Three days after Russia invaded Ukraine in February, Balaban unilaterally decided his role. A career paramedic who served in Poland’s air ambulance service, he recognized the tactical challenges emergency responders in Ukraine would face. Chief among these was that Ukrainian men ages 18 to 60 wouldn’t be allowed to cross the border as easily as he could as a Polish citizen. Within 10 days, Balaban had solicited enough donations from Polish companies that he could afford two old ambulances. A friend connected him with a Polish nonprofit called Humanosh so he could easily accept donations, and Balaban’s ragtag force of volunteer paramedics began making almost daily runs from across Ukraine to Poland.

“I know that somebody in my age now is on the east side and in five or 10 minutes will be hit by rockets or by bullets,” he said. “I see a father die, a mother without legs, children without arms. Well, I’m not tired.”

Balaban and other ground evacuation teams coordinate with the Ukrainian and Polish governments, the European Union and the World Health Organization to determine where each patient will be treated, based on resources available in that country to treat certain conditions. In September, the EU and WHO partnered with the Polish Center for International Aid (PCPM) and opened a medical evacuation hub near the Rzeszow, Poland, airport, where patients needing emergency care can be treated or stabilized before the next leg of their journeys — something that might be necessary if winter weather makes the trip difficult.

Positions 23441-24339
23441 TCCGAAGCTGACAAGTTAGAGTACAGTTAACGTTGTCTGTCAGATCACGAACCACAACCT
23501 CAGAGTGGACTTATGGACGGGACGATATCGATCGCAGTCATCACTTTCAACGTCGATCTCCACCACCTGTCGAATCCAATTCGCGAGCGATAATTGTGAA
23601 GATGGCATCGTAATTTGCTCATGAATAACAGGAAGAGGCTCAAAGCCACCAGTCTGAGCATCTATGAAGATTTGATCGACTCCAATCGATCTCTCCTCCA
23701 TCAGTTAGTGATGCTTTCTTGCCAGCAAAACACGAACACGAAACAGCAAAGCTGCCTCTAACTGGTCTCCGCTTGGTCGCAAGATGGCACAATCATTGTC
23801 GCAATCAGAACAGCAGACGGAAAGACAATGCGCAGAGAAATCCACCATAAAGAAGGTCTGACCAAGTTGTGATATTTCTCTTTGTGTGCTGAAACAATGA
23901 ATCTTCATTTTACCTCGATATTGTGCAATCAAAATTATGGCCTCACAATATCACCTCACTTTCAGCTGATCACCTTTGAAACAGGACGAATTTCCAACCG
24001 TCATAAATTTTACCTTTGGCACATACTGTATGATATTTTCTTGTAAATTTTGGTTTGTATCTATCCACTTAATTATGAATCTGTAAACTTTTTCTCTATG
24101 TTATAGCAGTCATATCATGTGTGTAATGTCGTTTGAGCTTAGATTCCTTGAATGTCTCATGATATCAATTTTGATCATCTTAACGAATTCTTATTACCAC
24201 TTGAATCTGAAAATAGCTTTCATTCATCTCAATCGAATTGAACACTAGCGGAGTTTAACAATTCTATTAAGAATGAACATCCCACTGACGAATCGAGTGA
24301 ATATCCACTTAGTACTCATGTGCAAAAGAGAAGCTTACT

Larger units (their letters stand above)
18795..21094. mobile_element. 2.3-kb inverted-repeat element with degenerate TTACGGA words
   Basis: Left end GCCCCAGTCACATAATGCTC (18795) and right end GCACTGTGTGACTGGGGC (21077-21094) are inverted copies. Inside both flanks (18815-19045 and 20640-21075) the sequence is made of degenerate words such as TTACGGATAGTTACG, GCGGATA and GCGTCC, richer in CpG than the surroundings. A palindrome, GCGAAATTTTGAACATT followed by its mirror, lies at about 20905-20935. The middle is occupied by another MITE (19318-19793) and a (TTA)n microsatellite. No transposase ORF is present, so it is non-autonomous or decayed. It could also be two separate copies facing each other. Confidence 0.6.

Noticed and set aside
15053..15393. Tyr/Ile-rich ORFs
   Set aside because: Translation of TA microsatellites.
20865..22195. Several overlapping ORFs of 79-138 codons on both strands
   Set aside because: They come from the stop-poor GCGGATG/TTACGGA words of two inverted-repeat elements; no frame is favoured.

“They were doing this process without help,” Adam Szyszka, a medical coordinator and paramedic with PCPM, said of ground transport teams such as Balaban’s. “Sometimes the airspace is closed, or because of weather they cannot continue to travel. They need to stop somewhere.”

In October, the rain on the path from Rzeszow to Lviv was usually manageable for Balaban’s overworked vehicles. All of his ambulances were donated or purchased cheaply and jury-rigged with equipment needed to treat combat casualties. They were reorganized to fit patients, their evacuating families and a few pieces of luggage. Since most of the patients have traumatic injuries but are stable enough to survive the long drive, Balaban said, he forgoes some equipment that might take up space and not get used. The result is a utilitarian fleet of rigs with no singular setup.